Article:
Wafer / McBride Trial Update
Theodore Wafer, who is facing 2nd degree murder charges for the fatal shooting of Renisha McBride, has spent the last week in the Frank Murphy Hall of Justice in Detroit. He is accused of murdering the 19-year-old Detroit woman. However, he claims he shot her entirely out of self-defense.
On Monday, which was the third day of testimony in the murder trial, it opened with 25-year-old Davonta Bynes of Detroit, a friend of Renisha’s who had been in contact with her via text before her death. He told the jury that at about 11 pm he spoke to her on the phone. He was concerned at the time that she had been drugged because she seemed to be severely intoxicated and was slurring her speech very badly.
Wafer’s neighbor also took the stand. Ray Murad, who lives across the street from him in Dearborn Heights, told the court that he had been awake and in his home office that night when he heard noises outside his window. He described the sounds as being like “rain and trees banging” against his car. He said that he looked outside but saw nothing.
Dearborn Police Sgt. Cyndi Maxwell, an evidence technician and fingerprint specialist, also testified on Monday. She described finding smudged prints on Wafer’s door that belonged to McBride, and also described skin-oil transfers that contained a weave-pattern, showing that it was likely that McBride had pounded on Wafer’s screen hard enough to hit the front door behind it.
On Wednesday, Wafer’s attorney, Cheryl Carpenter raised the possibility that McBride was not alone on that night when she arrived at Wafer’s house and pounded violently on his door. “Another person was with Renisha McBride that night trying to break into Wafer’s house.” she told the court, and then proceeded to accuse Dearborn Heights Police Detective Sgt. Stephen Gurka, who led the homicide investigation, of being untruthful in his testimony.
This portion of Carpenter’s theory of an unknown accomplice hinges on a possible footprint which police noted on the air conditioner located inside the fenced-off backyard.
Police photographed the footprint but never lifted it for comparison. With regard to Gurka’s oversight of this piece of evidence, Carpenter says, “He did have information that there could be someone else there and he did not follow up.”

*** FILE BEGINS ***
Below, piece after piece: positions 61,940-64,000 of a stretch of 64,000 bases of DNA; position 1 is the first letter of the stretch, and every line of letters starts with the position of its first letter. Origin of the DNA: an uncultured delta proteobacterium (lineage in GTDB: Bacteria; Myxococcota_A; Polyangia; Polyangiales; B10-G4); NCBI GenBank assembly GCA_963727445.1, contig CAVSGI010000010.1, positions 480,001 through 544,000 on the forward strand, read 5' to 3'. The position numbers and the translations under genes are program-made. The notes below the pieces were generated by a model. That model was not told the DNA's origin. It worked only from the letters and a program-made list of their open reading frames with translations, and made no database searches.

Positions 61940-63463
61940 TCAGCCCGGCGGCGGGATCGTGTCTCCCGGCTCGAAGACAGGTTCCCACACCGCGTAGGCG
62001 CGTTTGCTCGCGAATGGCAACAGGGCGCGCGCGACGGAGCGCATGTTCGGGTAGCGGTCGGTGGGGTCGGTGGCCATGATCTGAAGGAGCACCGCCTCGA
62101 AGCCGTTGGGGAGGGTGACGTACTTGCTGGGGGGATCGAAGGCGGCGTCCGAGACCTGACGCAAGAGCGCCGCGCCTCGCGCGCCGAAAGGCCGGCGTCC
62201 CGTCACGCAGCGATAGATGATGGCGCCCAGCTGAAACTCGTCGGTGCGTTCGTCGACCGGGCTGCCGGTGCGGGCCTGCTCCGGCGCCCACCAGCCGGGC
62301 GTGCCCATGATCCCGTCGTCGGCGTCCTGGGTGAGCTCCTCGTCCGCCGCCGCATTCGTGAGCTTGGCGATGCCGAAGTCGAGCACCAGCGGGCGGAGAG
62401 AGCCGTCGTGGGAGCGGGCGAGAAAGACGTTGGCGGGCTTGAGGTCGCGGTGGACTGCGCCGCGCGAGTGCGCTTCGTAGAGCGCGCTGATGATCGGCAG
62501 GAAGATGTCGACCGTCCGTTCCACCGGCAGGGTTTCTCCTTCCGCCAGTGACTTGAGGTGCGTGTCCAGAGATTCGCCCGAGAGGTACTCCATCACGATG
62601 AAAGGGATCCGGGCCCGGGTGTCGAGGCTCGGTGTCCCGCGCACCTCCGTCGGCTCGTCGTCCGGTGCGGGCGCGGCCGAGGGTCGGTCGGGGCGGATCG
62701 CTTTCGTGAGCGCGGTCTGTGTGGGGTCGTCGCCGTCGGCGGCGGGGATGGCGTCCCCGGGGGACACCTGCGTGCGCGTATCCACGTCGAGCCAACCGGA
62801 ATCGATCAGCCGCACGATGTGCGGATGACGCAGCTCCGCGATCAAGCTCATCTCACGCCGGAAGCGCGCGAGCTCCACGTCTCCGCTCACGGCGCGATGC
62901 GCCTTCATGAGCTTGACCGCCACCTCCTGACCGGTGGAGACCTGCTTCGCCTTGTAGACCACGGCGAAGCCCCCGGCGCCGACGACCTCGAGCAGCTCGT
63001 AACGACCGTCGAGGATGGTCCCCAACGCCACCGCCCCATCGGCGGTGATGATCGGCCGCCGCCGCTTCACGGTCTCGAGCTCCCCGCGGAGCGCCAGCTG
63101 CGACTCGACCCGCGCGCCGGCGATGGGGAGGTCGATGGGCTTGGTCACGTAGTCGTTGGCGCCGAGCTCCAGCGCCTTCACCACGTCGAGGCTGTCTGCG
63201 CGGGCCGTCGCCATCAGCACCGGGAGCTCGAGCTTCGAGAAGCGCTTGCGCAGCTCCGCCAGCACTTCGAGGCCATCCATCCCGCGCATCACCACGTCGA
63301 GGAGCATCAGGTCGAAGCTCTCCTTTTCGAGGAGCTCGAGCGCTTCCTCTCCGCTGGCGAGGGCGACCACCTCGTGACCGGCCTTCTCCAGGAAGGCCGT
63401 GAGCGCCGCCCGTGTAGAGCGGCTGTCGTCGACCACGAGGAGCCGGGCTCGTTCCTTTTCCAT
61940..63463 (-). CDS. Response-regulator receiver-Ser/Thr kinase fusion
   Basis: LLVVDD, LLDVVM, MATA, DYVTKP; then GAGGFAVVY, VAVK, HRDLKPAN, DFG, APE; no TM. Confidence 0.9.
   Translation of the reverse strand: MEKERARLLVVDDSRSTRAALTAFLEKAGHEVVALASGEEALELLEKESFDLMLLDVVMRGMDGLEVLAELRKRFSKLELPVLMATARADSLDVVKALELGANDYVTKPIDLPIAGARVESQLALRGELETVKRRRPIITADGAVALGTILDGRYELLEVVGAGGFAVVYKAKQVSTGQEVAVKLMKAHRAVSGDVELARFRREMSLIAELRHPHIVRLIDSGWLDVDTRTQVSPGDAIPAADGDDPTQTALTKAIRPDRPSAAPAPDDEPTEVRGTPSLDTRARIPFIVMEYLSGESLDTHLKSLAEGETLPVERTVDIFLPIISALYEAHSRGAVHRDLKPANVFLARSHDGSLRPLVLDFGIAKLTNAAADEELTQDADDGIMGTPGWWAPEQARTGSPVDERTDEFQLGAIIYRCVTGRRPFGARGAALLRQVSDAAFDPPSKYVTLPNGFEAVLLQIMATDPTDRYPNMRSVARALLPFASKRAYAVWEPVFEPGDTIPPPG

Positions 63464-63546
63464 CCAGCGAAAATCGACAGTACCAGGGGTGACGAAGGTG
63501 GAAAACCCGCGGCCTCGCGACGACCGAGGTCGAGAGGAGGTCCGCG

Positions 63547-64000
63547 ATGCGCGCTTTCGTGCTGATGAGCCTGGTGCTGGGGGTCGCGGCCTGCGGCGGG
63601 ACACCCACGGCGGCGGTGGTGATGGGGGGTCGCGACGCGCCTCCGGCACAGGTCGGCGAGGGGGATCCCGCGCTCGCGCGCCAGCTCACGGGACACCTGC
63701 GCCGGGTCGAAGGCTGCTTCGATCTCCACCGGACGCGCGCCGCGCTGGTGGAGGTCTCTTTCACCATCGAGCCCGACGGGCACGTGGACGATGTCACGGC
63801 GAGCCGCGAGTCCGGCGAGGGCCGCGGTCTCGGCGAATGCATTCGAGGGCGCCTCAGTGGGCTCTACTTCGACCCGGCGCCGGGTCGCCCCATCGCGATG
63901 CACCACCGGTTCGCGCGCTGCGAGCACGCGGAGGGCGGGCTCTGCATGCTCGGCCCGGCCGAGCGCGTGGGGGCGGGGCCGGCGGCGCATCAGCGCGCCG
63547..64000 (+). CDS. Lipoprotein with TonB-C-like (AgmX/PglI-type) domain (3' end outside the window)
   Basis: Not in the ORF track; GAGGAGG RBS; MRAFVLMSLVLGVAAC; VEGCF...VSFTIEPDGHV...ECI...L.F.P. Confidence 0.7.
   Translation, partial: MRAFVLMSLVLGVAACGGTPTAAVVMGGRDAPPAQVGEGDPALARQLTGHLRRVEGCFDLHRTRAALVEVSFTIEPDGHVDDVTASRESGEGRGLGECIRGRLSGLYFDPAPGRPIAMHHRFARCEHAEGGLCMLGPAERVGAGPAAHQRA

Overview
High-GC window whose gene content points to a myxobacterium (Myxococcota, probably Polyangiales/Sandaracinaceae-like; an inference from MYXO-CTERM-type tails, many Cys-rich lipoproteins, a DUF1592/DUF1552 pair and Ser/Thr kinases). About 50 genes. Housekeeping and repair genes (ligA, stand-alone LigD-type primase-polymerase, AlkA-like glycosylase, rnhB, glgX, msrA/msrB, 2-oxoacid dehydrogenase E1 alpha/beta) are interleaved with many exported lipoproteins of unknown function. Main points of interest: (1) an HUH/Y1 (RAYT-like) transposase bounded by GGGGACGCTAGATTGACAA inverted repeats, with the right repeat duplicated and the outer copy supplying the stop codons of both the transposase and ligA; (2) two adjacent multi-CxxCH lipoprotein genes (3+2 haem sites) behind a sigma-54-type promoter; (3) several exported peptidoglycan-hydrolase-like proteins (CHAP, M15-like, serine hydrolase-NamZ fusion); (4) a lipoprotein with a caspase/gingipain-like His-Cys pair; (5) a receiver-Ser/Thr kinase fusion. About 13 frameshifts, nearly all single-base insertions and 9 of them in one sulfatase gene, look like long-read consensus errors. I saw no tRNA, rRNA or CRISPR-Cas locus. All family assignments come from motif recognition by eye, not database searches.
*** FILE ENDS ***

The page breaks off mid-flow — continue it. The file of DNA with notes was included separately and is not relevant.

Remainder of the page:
On Thursday, another witness for the defense who provided testimony was Dr. Werner Spitz, a forensic pathologist and the former Chief Wayne County medical examiner. He told the court that, based on his examination of pictures taken at the scene of the shooting, McBride’s hands showed signs of swelling which he felt were likely the result of her pounding on Wafer’s door, not the drunken car accident she had been in earlier that evening.
However, Dr. Kilak Kesha, the current assistant Wayne County medical examiner who performed the autopsy on McBride, had already testified that he had not seen any injuries on her hands.
Finally, the defense called retired Michigan State Police Detective Lt. David Balash. He had conducted tests on Wafer’s gun and determined that McBride was shot at close range; specifically, less than 2 feet.
He also provided an example for the jury regarding how the gun would have been held and how the bullet would have hit the screen. All of this supports the defense’s theory that the screen had been so violently pounded on by McBride that she had knocked the screen out of the frame.
The trial will resume at 9 am on Monday morning in the Wayne County Circuit Court.